The new European Union’s Regulation on External power supplies, aimed at making a range of household appliances more energy efficient, from laptops to electric toothbrushes, enters into force as of today, 1 April 2020.
As a result, European consumers will be able to save on their household bills, help reach significant EU-wide energy savings and reduce emissions.
The new rules will make the external power supplies more efficient, aligning them to the highest standards worldwide. It is expected that electricity savings across the EU of over 4 Terawatt-hour per year (TWh/year) will be generated by 2030, enough to power the whole of Latvia for a month. Furthermore, this will result in avoiding greenhouse gas emission of more than 1.4 million tonnes of CO2 equivalent per year.
External power supplies are power adaptors used to convert electricity from household power mains into lower voltages and are very common in European households, with an average of ten per household and more than two billion in total in the EU. They are used to power products such as consumer electronics (smartphones, loudspeakers, sound systems, some televisions), ICT products (modems, routers, laptops, tablets, electronic displays), small kitchen appliances (blenders, juicers) and personal convenience products (shavers, electric toothbrushes).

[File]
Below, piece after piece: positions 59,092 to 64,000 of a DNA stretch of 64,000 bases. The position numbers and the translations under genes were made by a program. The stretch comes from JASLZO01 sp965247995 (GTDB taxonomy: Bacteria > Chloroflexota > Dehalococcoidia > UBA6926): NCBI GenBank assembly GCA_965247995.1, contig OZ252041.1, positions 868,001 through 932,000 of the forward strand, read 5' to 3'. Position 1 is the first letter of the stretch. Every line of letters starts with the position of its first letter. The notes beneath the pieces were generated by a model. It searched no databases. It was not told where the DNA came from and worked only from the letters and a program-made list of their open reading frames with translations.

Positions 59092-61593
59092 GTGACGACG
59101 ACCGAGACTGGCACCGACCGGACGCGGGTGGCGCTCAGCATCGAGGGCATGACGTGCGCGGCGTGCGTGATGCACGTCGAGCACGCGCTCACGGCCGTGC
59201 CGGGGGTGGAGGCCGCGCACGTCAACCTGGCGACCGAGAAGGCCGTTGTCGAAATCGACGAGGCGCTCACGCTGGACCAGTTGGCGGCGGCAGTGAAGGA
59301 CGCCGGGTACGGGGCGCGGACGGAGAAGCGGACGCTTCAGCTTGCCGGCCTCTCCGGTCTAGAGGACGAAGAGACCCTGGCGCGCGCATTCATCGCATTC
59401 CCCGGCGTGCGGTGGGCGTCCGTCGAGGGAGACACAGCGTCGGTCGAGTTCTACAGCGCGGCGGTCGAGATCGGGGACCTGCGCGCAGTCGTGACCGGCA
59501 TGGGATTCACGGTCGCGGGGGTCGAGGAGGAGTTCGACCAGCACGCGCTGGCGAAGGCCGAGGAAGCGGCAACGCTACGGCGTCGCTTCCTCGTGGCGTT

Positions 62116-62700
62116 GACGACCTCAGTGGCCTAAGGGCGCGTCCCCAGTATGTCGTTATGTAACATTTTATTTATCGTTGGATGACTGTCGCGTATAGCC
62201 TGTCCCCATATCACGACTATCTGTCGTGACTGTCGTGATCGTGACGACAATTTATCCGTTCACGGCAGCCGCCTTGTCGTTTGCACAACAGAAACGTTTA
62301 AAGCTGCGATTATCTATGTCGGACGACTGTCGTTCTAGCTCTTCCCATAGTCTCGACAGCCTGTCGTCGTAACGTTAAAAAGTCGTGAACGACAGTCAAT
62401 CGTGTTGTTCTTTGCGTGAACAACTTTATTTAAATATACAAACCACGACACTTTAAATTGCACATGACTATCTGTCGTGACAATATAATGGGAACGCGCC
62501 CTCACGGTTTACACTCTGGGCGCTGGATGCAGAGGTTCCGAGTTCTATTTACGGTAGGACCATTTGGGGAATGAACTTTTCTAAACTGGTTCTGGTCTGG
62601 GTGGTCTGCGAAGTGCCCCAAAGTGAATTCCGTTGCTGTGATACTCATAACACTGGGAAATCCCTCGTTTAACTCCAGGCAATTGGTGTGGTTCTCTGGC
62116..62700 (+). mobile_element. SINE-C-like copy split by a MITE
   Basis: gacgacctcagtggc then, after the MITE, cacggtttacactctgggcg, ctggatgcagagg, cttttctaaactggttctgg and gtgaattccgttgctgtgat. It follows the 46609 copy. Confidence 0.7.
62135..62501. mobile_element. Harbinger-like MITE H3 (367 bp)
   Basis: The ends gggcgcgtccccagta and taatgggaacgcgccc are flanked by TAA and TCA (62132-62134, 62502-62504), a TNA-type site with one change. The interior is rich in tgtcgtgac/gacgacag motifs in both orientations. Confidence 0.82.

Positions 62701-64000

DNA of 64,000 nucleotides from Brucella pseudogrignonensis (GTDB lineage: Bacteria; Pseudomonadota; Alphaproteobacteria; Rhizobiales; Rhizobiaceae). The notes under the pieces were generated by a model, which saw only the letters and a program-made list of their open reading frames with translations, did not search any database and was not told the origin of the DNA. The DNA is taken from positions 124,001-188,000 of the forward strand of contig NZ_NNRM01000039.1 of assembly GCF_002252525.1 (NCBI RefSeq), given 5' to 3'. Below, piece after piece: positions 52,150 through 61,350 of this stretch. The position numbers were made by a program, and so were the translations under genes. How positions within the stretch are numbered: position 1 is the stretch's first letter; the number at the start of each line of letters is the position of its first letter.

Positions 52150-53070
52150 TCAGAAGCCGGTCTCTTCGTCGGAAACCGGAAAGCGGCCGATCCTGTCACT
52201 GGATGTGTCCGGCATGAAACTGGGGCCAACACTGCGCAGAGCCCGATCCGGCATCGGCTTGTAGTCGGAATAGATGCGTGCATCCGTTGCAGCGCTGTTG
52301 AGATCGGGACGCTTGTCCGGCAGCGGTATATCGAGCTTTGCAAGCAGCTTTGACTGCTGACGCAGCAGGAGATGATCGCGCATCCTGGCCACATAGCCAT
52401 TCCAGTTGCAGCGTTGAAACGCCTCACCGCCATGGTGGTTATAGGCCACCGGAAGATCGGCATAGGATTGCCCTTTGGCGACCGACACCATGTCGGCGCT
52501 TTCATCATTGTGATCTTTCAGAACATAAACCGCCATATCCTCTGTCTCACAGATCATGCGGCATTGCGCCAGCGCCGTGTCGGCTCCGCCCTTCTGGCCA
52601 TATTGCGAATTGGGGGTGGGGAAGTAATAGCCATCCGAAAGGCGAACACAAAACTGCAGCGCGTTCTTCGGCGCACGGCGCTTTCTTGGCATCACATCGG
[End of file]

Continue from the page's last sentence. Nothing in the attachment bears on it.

The ecodesign regulation for external power supplies is part of a comprehensive package adopted by the European Commission last year. The package, consisting of ten ecodesign and six energy labelling regulations, is expected to deliver a total of 167 TWh/year of final energy savings by 2030. This is equivalent to the annual energy consumption of Denmark. These savings correspond to a reduction of over 46 million tonnes of CO2 equivalent per year.